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Sustainable capital works at the City of Darebin

1 Libby Hynes and 2 Dominique Hes

1 City of Darebin, 2 Centre for Design at RMIT University

Darebin City Council adopted an Environmental Policy in August 2000, which provides a policy framework for the City of Darebin to aim for its own operations to be ecologically, socially and economically sustainable and be a sustainability promoting organisation. This includes the implementation of an Environmental Management Strategy (EMS) across all of Council’s operations.

The policy aims for Council’s activities to result in: zero pollution, zero waste, zero habitat destruction, zero climate damage and zero soil degradation. Although these ‘stretch goals’ may seem unattainable, aiming for them ensures Council establishes and implements the best possible strategies, objectives, targets and actions for achieving ecological sustainability.

City of Darebin carry out a significant amount of capital projects each year and this is a priority area to implement our EMS. We are currently incorporating Ecologically Sustainable Design (ESD) into these processes to ensure that the environmental impact of the planning, design, construction and operation (including demolition/salvage) of a capital works project is minimised while the needs of users are met. This includes improving the project’s economic performance both in life cycle and capital cost terms. We are aiming for our capital projects to:

  • be more resource efficient,
  • require less energy to operate,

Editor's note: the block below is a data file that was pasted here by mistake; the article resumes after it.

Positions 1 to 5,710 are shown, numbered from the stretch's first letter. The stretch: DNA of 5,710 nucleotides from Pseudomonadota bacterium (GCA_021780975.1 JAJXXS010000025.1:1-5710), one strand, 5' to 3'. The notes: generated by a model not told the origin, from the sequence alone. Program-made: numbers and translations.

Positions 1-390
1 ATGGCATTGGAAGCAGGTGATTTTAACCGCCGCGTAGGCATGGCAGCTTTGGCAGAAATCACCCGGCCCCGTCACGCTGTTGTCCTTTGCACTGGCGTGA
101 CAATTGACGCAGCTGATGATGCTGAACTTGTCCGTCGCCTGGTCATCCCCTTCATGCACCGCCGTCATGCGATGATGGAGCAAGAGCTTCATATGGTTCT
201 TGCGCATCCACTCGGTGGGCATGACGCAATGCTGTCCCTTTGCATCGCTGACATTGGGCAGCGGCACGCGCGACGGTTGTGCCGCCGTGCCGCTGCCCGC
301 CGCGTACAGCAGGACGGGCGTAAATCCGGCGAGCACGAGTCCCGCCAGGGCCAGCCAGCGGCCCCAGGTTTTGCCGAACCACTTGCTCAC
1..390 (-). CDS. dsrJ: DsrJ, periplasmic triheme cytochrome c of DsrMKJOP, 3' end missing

• make better use of materials and consume less water.

In addition we are looking to incorporate processes that:

  • improve the comfort of the end user,
  • generate cost savings,
  • foster the growth of a strategic industry in the region and
  • provide environmental education and/or leadership opportunities for Council.

The paper will explore how the City of Darebin is integrating ESD into capital works projects and will use the Reservoir Civic Centre as a case study.

Reservoir Civic Centre

The redevelopment of the Reservoir Civic Centre, the ‘RCC Green Project’, is a major City of Darebin project with a project budget of $4 million. The Centre is located in Edwardes Street, Reservoir, a vibrant local shopping precinct. It will be home to a range of community organisations and Council services. The Centre will include community meeting rooms, function hall, community office space, Council customer service centre, Youth Resource Centre, Decibels recording studio, maternal and child health services and consulting rooms.